Freedom by its very nature is often offensive. We may not agree with what is said or done, but America has always reserved the right, within legal limits, to let citizens exercise their freedom of speech, even if it offends the sensibilities of others.
The freedom to express my opinions as a columnist is certain to offend some readers. Readers have the freedom to email me directly, write a letter to the editor, or write a comment online. Many do:
“I don't think you are going to like God's judgment coming down on People Like You!”
“You really drink the kool aid.”
“You should be ashamed of yourself.”
“It's going to be hilarious when Jesus returns and takes up those deserving and all those Conservative and Republican hypocrites are Left Behind!”
Taking a stand has natural consequences. Some applaud, and others rage and call you names. It will gain you business and lose you business.
Wikipedia provides a helpful perspective on freedom, “Freedom of speech is the political right to communicate one's opinions and ideas. The term freedom of expression is sometimes used synonymously, but includes any act of seeking, receiving and imparting information or ideas, regardless of the medium used.”
Government restricts certain speech, such as libel, slander, sedition, copyright violations, and hate speech, justified under the “harm principle”—whether one’s expression adversely “harms” another party. Being offended is not “harm;” it’s an emotional reaction that all experience.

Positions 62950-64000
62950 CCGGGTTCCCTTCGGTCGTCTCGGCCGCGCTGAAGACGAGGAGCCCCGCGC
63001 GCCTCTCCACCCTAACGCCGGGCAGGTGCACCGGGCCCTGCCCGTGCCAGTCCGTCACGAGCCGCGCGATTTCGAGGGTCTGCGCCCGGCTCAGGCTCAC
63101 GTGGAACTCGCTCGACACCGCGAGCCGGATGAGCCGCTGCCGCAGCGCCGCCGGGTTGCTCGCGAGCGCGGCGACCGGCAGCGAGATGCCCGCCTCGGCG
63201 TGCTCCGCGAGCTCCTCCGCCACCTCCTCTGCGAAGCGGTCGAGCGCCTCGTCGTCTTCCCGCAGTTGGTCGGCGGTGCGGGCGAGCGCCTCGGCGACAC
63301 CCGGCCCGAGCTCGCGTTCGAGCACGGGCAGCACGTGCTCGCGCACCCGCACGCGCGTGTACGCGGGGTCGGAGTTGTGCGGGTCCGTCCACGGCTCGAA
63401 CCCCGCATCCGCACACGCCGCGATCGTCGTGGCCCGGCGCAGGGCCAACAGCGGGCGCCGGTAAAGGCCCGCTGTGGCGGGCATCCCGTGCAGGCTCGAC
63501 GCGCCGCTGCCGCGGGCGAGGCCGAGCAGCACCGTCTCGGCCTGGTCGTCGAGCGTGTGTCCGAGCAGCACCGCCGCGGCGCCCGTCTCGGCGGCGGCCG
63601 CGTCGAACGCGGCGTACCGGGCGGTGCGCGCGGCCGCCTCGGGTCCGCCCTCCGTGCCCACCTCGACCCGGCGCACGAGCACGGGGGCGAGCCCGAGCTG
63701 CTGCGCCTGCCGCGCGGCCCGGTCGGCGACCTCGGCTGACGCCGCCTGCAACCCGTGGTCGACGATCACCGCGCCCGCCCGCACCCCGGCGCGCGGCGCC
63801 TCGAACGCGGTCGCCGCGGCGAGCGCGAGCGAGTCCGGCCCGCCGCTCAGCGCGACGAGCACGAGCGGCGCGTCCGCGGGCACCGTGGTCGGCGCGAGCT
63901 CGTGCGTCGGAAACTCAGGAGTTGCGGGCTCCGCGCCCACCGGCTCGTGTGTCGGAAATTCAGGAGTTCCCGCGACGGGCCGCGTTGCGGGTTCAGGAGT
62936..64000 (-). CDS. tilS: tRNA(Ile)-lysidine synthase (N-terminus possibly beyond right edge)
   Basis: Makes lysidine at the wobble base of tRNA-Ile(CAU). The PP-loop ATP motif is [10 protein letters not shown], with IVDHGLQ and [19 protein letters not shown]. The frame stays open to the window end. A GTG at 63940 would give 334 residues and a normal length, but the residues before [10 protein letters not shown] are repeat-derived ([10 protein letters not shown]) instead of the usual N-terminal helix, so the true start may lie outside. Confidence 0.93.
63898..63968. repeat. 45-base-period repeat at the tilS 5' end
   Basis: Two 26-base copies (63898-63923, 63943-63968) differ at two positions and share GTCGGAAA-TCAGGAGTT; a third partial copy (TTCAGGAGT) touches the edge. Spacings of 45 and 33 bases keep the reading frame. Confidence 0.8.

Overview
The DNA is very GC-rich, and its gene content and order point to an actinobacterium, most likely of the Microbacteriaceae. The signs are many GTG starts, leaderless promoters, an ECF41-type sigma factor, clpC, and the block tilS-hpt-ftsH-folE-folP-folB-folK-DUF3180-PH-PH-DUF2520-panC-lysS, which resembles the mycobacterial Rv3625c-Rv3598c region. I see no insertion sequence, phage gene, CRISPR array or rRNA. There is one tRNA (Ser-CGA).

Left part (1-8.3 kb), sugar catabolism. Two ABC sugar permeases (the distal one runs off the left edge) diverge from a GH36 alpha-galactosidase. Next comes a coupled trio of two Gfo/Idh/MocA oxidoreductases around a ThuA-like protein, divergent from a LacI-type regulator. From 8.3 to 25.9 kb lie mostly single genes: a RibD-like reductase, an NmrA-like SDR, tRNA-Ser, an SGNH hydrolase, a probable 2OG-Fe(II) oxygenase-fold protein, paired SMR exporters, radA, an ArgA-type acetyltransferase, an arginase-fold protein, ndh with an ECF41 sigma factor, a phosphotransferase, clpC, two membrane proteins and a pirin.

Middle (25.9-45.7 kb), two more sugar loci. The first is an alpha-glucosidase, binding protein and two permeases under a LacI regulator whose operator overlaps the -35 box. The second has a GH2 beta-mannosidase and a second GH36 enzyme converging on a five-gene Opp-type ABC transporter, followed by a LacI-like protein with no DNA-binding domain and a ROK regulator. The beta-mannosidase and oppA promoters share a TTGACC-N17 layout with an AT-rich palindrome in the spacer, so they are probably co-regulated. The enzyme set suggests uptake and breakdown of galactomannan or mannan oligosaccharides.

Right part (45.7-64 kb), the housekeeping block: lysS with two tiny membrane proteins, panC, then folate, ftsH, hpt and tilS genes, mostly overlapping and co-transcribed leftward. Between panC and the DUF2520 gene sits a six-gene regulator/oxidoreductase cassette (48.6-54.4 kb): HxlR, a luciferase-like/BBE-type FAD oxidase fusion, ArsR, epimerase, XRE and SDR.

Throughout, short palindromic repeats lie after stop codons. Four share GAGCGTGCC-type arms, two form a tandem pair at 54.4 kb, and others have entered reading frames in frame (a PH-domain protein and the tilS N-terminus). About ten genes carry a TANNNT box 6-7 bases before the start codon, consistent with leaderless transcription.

In fact, if I’m offended by your being offended, I’ll get over it. Don’t let offensive statements of others have power over you or your self-worth.
In a recent interview, presidential candidate and Senator Marco Rubio suggested that political correctness is endangering freedom of speech and freedom of religion: “We are at the water’s edge of the argument that mainstream Christian teaching is hate speech. Because today we have reached the point in our society that if you do not support same-sex marriage, you are labeled a homophobe and a hater. So what is the next step after that? After going after individuals, the next step is to argue that the teachings of mainstream Christianity, that the catechism of the Catholic Church, is hate speech. That is a real and present danger.”
Note how the media distorted his statement: CNN reported on Rubio’s comments—“Gay marriage proponents pose ‘danger’ to Christianity.” Sun Times suggested that Senator Rubio called gay marriage a “real and present danger.” Salon suggested that Marco Rubio makes a clown of himself with the twisted logic behind his anti-gay “hate speech.” Such coverage takes a mainstream concern by many Christians and turns it into offensive “hate” speech, which supports Rubio’s point.
Today military chaplains are under enormous pressure to fully embrace political correctness. They’re being asked to use inclusive prayers that avoid the name of Jesus and avoid sharing Biblical admonitions against premarital sex or same-sex unions. Others need not join in prayer or accept the Biblical admonitions, but chaplains ought to be free to express the faith they’re called to serve.
Liberals wave “free speech” rights in attacking Christians, but where is liberal support for Christians standing up for their own free speech rights. Liberals don’t just want to be tolerated; they want to silence any criticism or statement that disagrees with their position.
Evelyn Beatrice Hall was the first to coin the phrase: "I disapprove of what you say, but I will defend to the death your right to say it." Let’s learn to disagree without being quite so disagreeable, but let’s never let verbal attacks silence us. We have been blessed to live in a country where we have the right to disagree. Exercise and defend that right. The appropriate response to hate speech is more speech, not silence.
America still passes the “Public Square Test.” A citizen can criticize a President, Christians, gay marriage, abortion, Sharia Law, and op-ed columnists and not be put to death by tyrannical authorities. May it always be so.